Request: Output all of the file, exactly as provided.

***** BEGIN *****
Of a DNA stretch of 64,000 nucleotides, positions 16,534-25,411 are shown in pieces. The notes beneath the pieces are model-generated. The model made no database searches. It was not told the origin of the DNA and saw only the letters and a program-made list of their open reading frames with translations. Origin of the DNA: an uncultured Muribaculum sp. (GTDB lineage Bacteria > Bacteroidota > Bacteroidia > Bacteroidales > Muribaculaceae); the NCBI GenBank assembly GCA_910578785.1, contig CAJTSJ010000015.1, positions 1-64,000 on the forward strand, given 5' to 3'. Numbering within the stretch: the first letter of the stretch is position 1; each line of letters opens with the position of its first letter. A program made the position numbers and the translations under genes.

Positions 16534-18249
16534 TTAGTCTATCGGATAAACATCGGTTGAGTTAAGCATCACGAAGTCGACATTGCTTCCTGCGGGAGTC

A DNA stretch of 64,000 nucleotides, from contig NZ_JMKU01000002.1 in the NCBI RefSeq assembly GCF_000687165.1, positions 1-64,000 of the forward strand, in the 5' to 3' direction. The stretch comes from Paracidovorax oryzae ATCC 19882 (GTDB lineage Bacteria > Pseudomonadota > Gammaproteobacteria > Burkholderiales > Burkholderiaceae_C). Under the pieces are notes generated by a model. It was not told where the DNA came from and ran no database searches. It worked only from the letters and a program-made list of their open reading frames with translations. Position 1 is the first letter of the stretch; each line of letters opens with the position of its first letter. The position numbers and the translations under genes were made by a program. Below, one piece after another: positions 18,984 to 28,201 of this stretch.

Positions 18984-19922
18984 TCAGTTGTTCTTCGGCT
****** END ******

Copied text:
Of a DNA stretch of 64,000 nucleotides, positions 16,534-25,411 are shown in pieces. The notes beneath the pieces are model-generated. The model made no database searches. It was not told the origin of the DNA and saw only the letters and a program-made list of their open reading frames with translations. Origin of the DNA: an uncultured Muribaculum sp. (GTDB lineage Bacteria > Bacteroidota > Bacteroidia > Bacteroidales > Muribaculaceae); the NCBI GenBank assembly GCA_910578785.1, contig CAJTSJ010000015.1, positions 1-64,000 on the forward strand, given 5' to 3'. Numbering within the stretch: the first letter of the stretch is position 1; each line of letters opens with the position of its first letter. A program made the position numbers and the translations under genes.

Positions 16534-18249
16534 TTAGTCTATCGGATAAACATCGGTTGAGTTAAGCATCACGAAGTCGACATTGCTTCCTGCGGGAGTC

A DNA stretch of 64,000 nucleotides, from contig NZ_JMKU01000002.1 in the NCBI RefSeq assembly GCF_000687165.1, positions 1-64,000 of the forward strand, in the 5' to 3' direction. The stretch comes from Paracidovorax oryzae ATCC 19882 (GTDB lineage Bacteria > Pseudomonadota > Gammaproteobacteria > Burkholderiales > Burkholderiaceae_C). Under the pieces are notes generated by a model. It was not told where the DNA came from and ran no database searches. It worked only from the letters and a program-made list of their open reading frames with translations. Position 1 is the first letter of the stretch; each line of letters opens with the position of its first letter. The position numbers and the translations under genes were made by a program. Below, one piece after another: positions 18,984 to 28,201 of this stretch.

Positions 18984-19922
18984 TCAGTTGTTCTTCGGCT